UPDATE: See our follow-up post that describes how your Android 4 search traffic is also being lost – and what to do about it.
Back around 2007 or so, topics pages were a slam dunk. They were a tried-and-true strategy for capturing category-level search traffic for our publishing clients. A properly executed topic page strategy was primed to capture traffic for high volume terms such as celebrity names (“Angelina Jolie”), general news topics (“Social Security”) or industry-specific category terms (“BMW”). We worked closely to launch and optimize topic pages for existing clients, and encouraged any new clients to invest their resources in topic pages as a major part of their SEO strategy. And our clients new and old consistently benefited from doing so.
But if topic pages were the equivalent of an uncontested stuff back then, like this:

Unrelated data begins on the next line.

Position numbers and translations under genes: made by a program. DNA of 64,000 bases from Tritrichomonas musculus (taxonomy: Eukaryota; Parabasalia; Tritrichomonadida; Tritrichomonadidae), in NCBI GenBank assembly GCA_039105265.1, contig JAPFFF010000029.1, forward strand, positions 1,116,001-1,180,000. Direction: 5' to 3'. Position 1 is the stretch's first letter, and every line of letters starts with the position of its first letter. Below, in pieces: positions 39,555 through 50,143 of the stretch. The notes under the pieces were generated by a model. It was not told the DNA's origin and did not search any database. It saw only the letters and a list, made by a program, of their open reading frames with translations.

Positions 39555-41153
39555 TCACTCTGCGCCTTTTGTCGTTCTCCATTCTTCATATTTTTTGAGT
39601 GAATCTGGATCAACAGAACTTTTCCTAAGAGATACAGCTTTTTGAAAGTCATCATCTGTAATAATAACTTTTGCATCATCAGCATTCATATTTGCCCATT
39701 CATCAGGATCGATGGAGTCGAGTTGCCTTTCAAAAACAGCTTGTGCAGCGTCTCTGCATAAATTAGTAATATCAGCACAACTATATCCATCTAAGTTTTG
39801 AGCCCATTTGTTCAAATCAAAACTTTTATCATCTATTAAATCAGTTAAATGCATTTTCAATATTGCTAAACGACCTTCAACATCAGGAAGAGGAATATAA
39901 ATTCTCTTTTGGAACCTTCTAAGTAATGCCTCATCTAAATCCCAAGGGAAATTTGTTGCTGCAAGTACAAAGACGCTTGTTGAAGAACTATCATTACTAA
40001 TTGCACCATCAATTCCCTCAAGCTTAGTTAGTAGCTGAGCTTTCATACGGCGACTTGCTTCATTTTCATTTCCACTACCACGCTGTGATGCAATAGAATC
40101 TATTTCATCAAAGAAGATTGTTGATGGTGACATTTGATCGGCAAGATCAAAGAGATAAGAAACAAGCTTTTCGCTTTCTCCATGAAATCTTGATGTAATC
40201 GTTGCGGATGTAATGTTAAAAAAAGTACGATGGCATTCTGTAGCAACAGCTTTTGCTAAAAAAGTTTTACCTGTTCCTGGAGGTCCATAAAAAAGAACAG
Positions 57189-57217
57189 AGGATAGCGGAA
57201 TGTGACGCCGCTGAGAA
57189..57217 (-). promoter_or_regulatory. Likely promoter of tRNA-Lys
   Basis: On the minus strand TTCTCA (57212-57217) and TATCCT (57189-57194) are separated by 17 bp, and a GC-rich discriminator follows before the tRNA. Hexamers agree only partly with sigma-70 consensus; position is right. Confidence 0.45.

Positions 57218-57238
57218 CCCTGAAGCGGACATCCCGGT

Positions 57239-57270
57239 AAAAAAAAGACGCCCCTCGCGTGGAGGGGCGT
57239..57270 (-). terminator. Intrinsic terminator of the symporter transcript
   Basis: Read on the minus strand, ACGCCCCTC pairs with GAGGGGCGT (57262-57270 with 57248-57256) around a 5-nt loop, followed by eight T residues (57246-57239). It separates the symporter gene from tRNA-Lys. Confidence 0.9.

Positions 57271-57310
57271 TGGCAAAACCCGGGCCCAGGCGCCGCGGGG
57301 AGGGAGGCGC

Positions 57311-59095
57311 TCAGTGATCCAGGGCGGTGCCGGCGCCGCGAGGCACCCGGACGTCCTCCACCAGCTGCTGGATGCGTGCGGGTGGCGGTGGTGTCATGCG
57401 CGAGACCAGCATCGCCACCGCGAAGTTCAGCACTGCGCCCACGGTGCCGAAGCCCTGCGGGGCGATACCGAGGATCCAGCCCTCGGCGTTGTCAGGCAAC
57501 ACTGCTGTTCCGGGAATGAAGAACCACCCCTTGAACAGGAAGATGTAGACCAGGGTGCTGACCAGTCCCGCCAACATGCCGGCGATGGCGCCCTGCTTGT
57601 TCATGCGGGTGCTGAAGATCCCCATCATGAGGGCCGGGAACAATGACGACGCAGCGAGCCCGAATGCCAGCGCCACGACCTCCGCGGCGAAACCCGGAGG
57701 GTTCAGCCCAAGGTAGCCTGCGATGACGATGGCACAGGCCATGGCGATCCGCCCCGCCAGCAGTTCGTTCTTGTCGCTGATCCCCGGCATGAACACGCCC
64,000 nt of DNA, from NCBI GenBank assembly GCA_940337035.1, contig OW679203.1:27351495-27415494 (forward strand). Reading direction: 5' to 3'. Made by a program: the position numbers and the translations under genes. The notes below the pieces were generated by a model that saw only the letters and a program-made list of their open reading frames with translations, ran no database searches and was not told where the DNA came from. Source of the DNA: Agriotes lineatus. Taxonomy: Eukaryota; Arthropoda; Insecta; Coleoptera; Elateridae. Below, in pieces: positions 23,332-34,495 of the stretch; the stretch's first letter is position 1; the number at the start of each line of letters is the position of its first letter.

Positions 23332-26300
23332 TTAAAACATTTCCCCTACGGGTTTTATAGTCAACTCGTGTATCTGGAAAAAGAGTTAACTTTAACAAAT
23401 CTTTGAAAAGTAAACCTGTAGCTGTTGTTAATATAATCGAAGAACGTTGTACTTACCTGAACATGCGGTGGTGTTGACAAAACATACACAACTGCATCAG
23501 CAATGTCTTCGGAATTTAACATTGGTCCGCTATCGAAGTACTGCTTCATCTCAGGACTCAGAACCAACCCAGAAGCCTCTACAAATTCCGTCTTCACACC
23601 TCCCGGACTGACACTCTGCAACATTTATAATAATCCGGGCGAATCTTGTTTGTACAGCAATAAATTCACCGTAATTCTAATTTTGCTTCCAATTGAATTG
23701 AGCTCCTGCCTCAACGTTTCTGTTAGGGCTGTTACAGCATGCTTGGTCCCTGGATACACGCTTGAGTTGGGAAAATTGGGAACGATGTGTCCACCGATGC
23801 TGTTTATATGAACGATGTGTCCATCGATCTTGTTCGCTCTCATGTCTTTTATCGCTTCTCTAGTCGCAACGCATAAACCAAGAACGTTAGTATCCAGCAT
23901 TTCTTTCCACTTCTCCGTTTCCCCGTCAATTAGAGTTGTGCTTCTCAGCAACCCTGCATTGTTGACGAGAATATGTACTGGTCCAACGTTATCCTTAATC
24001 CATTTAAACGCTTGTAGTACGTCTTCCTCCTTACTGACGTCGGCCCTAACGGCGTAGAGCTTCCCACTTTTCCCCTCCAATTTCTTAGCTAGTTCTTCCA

these days they’re more like a turnaround 18 foot jumper taken with a hand in your face and the clock winding down. You can still make it – but you’ve got to be both lucky and good, like this guy:
In this post, we’re going to share some aggregate and anonymized topic page data trends over the past five years, discuss best practices for building successful topics pages in today’s search environment and describe the specific challenges that topic pages face these days. This way, if you’re developing a topic page project, you’ll have your eyes wide open to the challenges you’ll face, and you’ll be able to level-set expectations to your colleagues and clients if you start down the topic page road.